Government shares proposed design of developer cladding tax

The government is seeking views on the new UK-wide tax, which would apply to residential developers with profits over £25 million.

The government has announced its proposed design of a new tax on developers to help contribute to the cost of cladding remediation work.

The Residential Property Developer Tax aims to raise at least £2 billion over the next decade towards remediating unsafe cladding on high-rise residential buildings.

The UK-wide tax, set to apply from 2022, would cover the conversion of existing buildings as well as new construction and would only apply to residential developers with profits over £25 million.

The new tax was first proposed by the government in February as part of its new £3.5 billion building safety package, which included its much-criticised leaseholder loan scheme.

The announcement raised the government’s promised spending on cladding remediation to over £5 billion since the 2017 Grenfell Tower fire.

The housing secretary Robert Jenrick MP said: “We’re making the biggest improvements to building safety standards in a generation, investing over £5 billion helping to protect leaseholders from the cost of replacing unsafe cladding on their homes and ensuring industry is held to account for the wrongs of the past.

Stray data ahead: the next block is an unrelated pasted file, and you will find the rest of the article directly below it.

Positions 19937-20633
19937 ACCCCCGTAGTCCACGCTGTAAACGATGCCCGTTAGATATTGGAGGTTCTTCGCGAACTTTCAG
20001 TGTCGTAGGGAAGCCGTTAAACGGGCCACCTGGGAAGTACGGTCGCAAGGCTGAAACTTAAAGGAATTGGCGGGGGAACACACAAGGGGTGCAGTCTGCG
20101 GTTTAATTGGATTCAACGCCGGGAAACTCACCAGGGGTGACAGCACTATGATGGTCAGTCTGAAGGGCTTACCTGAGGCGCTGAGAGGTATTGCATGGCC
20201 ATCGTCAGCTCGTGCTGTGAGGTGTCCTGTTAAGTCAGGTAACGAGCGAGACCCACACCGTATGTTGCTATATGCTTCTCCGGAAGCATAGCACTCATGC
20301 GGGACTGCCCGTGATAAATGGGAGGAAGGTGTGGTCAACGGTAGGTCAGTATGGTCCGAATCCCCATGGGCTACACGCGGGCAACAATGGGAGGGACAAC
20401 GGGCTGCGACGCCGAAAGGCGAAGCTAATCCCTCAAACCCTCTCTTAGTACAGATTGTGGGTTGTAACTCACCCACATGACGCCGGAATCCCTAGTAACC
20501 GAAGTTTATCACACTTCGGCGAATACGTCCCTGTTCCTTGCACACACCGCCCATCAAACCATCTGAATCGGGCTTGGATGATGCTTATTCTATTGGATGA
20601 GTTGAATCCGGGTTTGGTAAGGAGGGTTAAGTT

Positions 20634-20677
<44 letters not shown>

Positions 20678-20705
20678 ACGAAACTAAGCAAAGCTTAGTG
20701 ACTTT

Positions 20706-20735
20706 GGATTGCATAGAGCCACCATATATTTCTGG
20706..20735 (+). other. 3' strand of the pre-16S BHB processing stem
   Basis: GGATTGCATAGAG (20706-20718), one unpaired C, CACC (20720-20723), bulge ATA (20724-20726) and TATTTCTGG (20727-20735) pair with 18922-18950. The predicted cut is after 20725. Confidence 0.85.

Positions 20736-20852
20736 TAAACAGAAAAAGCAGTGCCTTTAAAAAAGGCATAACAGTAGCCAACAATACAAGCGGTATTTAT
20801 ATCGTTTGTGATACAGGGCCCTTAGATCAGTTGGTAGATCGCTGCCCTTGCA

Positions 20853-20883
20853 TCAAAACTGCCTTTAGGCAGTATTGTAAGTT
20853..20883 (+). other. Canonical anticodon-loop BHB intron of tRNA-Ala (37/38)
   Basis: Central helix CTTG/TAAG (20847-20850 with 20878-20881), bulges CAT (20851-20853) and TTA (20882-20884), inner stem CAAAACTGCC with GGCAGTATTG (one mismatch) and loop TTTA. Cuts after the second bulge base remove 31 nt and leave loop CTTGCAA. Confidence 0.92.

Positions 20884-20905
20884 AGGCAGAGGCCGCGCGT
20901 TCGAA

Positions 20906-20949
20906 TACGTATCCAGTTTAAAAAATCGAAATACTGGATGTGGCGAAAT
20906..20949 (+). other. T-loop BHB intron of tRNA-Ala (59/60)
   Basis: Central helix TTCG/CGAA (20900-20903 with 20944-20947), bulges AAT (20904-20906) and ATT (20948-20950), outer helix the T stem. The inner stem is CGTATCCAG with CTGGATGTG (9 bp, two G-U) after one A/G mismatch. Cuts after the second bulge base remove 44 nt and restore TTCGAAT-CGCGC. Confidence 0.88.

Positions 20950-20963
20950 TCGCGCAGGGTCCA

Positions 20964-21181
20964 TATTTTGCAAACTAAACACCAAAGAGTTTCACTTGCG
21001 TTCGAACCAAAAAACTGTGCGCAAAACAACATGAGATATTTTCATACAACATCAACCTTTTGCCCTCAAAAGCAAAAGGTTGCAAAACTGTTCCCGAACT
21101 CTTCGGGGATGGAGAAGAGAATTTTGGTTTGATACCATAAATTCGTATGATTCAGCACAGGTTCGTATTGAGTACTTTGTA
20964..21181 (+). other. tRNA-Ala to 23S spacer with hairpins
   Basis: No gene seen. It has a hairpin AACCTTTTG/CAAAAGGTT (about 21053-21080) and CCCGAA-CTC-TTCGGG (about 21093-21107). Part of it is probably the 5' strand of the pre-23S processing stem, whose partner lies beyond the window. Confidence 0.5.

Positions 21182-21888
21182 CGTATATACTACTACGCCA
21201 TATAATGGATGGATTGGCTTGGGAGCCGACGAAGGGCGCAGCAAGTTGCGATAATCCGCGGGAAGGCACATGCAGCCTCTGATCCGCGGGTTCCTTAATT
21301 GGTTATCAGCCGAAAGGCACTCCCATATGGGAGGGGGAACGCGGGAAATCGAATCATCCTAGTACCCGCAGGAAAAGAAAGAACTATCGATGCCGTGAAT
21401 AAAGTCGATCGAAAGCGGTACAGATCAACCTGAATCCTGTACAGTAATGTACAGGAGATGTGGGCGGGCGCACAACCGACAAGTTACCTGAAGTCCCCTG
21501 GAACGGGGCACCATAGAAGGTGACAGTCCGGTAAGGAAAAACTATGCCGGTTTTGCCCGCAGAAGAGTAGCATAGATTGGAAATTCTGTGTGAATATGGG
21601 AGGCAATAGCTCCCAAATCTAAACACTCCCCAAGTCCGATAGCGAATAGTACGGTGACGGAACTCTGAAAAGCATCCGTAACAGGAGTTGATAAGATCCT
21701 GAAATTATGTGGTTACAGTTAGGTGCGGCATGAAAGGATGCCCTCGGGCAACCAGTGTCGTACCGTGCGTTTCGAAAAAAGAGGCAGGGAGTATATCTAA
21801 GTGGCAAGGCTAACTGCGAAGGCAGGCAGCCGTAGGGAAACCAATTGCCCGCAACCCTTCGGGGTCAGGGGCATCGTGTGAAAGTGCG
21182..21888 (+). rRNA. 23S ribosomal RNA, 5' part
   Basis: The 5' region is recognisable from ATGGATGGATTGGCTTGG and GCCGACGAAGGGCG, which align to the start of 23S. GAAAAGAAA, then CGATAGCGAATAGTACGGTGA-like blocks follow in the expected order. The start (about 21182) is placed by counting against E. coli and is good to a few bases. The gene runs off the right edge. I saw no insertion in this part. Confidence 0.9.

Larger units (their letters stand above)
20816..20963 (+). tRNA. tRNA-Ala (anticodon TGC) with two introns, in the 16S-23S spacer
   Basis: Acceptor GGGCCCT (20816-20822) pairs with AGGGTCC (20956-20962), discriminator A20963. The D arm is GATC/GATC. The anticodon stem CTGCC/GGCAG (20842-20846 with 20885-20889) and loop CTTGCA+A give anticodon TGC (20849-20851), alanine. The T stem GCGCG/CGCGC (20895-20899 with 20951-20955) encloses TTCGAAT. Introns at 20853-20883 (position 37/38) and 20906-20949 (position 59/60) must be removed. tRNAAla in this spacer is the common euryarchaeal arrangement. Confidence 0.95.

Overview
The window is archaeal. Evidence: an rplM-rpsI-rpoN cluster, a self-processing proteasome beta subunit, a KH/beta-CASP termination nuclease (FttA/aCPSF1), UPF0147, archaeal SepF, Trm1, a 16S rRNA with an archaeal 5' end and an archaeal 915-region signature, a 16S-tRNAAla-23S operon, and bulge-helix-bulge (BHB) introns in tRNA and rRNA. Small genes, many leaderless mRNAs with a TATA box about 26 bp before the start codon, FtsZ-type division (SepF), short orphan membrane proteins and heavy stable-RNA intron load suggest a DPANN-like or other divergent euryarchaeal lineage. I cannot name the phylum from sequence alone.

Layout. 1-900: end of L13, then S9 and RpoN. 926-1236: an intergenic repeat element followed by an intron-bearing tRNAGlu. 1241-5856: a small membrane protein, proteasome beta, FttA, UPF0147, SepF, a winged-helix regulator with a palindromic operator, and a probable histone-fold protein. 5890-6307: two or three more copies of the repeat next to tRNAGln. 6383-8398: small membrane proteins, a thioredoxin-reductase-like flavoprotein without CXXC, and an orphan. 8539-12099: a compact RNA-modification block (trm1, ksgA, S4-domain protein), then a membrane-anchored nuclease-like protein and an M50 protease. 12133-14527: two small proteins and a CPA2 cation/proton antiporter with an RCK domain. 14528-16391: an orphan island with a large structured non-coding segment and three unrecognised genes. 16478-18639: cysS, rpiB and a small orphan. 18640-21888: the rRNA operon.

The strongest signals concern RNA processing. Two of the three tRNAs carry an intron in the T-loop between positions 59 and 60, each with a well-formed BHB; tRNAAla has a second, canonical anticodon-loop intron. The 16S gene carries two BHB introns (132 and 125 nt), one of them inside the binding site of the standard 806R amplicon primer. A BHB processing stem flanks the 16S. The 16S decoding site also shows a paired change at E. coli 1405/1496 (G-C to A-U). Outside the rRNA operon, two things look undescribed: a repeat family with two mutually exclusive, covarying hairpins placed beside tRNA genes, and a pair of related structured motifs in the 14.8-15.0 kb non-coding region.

“This tax will strike the right balance between developers making a contribution and ensuring fairness for the taxpayer.”

In the consultation on the proposed tax, published late last week, the government said that housing associations that focus wholly or mainly on developing affordable housing should be exempt from the tax due to their being charitable organisations.

However, the Treasury-produced paper said the government “would welcome views on the treatment of profits from homes developed by housing associations for market sale where there are cross-subsidy arrangements with affordable housing, and where profits from residential development are reinvested by or distributed to a registered provider of social housing.”

The document admitted that the tax’s impact on housing supply is “uncertain” and would depend on its final design and how developers and landowners respond to it.

However, it added that maintaining an “adequate supply” of affordable housing is a priority for the government, and it is therefore particularly seeking views on how the tax will potentially affect affordable housing supply.

Jesse Norman, financial secretary to the Treasury, added: “Ending the use of unsafe cladding is a priority for the government, as it builds back better from the pandemic. Given the significant costs associated with the removal of unsafe cladding, it is right to seek a fair contribution from the largest developers in the residential property development sector to help fund it.

“The government wants to ensure this tax is proportionate and works as intended, which is why it is launching this consultation.”

Image credit: Pixabay

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